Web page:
by Agastya Seward
The importance of meditation has been taught from time immemorial, and today, meditation is more relevant than ever. The West has had many great meditation teachers and currently the United States is experiencing renewed interest in meditation, as more people are closing their eyes and looking within for relief from pressures of everyday life.
Scientific research has demonstrated that meditation has significant psychological, physiological and sociological benefits, as well as reducing stress, increasing energy and improving mood and physical performance. Meditation is a technique that reduces mental activity, bringing quietness to the mind and deep rest to the body. The mind and body are connected; massage the body and the mind relaxes. When the body rests, it eliminates stress and fatigue, a phenomenon we experience nightly. Meditation does not replace sleep, but by deeply quieting the mind, it can produce a profound state of rest and rejuvenation.
All too often the mind is running uncontrollably, consuming energy and creating anxiety. With regular meditation practice, it is possible for the mind to be at peace when it is not being used.
Of the many types of meditation, one thing they all have in common is focusing of attention. Contemplation focuses on a specific subject in search of understanding. Mantra meditation involves one pointed attention on the oral or mental repetition of a sound. Dhyana, the Sanskrit word for meditation, refers to a specific kind of meditation which concentrates the mind by gently focusing the attention between the eyes.
Meditators may differ in their opinion as to which form of meditation is best. However, any type of mantra or focusing meditation performed correctly can produce excellent results by quieting the mind and energizing the body. The most beneficial meditation practice is the one that is done consistently. Anything that focuses the mind on one thing without analysis or judgment can be a preliminary form of meditation—music, dance, devotion and selfless service. When attention is focused and the mind is not required to do anything, the mind will become quiet.
In more advanced meditation, when thoughts, concepts, feelings and imaginations of the mind recede completely, we become the consciousness that perceives or witnesses the thoughts projected in the mind. That consciousness, by nature, is secure and supremely peaceful. The realization of consciousness as our real self is said to be the ultimate goal of meditation.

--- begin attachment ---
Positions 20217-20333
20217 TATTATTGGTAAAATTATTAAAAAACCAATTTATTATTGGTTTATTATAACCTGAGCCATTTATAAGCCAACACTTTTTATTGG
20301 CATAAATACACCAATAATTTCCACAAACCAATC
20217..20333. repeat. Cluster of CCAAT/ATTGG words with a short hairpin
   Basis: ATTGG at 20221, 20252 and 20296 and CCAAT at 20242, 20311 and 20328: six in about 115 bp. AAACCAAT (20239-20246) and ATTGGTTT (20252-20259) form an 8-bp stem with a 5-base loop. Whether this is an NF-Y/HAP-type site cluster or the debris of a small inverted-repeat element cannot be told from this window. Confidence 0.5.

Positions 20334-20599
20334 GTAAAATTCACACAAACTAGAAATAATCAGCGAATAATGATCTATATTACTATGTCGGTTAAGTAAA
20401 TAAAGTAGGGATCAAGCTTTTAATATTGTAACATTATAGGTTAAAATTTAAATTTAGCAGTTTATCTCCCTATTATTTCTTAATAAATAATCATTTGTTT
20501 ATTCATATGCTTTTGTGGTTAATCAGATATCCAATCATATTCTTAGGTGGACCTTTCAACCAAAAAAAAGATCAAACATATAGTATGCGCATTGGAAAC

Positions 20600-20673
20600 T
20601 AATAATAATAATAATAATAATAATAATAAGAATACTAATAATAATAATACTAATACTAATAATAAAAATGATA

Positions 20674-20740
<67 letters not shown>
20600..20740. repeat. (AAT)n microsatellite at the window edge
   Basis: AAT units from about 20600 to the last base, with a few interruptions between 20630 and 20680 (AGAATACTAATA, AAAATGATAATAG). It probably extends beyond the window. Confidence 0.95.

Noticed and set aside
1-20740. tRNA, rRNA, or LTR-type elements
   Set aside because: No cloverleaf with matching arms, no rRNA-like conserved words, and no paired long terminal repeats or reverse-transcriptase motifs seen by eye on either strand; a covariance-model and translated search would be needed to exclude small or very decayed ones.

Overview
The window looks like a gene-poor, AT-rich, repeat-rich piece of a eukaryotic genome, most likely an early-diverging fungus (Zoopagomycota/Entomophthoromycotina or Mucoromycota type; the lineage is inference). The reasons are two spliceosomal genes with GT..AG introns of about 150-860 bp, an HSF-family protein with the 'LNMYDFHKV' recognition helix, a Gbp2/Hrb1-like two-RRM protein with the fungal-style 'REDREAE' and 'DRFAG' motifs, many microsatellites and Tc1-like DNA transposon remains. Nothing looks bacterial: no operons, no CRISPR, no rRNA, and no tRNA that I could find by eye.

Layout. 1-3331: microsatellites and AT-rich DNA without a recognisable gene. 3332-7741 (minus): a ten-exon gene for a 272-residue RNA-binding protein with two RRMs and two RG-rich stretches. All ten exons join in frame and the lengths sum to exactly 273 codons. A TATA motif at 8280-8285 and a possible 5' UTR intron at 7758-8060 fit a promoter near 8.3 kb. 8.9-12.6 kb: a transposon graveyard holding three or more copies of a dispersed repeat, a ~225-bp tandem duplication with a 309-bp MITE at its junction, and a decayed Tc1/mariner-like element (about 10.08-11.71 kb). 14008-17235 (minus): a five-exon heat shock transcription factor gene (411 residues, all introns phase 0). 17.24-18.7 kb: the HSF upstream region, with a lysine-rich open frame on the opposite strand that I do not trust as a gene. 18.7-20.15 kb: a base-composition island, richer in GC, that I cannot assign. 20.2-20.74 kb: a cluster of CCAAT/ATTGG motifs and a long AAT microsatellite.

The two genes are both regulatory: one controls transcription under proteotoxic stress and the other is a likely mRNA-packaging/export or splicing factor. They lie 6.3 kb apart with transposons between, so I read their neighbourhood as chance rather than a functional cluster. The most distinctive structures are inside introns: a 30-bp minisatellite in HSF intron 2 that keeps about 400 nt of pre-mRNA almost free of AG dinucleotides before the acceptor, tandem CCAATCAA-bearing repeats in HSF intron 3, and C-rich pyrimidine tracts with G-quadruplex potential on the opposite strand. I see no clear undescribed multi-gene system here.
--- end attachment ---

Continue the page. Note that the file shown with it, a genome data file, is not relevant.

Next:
Four Important Meditation Steps
1) Make time for regular meditation practice. To get the sweetness, we must chew the fruit.
2) Don’t try too hard. We are accustomed to making effort when we want to accomplish something. Meditation works differently. Try less to accomplish more. A mind that has habitually been over-stimulated will take time to settle down. Dedication and patience wins.
3) Don’t engage thoughts, analyze or make judgments during meditation. Just watch or listen. The mind will drift off the mantra or area of focus, at which time the only thought one needs to entertain is the thought to effortlessly return to thinking the mantra or focusing the attention. Meditation is repeatedly doing this process.
4) Avoid habitual fatigue, stress and poor diet. These are the enemies of a healthy life and meditation. If we feel sleepy or tired after meditating, it could be because our body is getting needed rest, or it could be normalizing our nervous system. If it persists, it may be necessary to reevaluate life habits.
How to Develop a Regular Meditation Practice
Get proper instruction. Meditation is fundamentally a very simple process, but it’s important to have the confidence of knowing it’s being performed properly. Set a time, duration and place to meditate and be disciplined in the commitment to practice regularly, preferably daily. Within a few months, meditation can become as habitual as brushing teeth.
Try participating in a meditation intensive or retreat, which offers the opportunity to increase meditation time and to deepen personal experience. Once we experience the peace of heart and clarity of mind that is possible with meditation, we will not want to miss it. The benefits of meditation, regardless of our subjective experience in meditation, come spontaneously as a result of taking time to quiet the mind. Real happiness is an inside job.
Agastya Seward’s teacher, Shiva Rudra Balayogi, will be visiting Austin to teach meditation. For information, visit SRBY.org.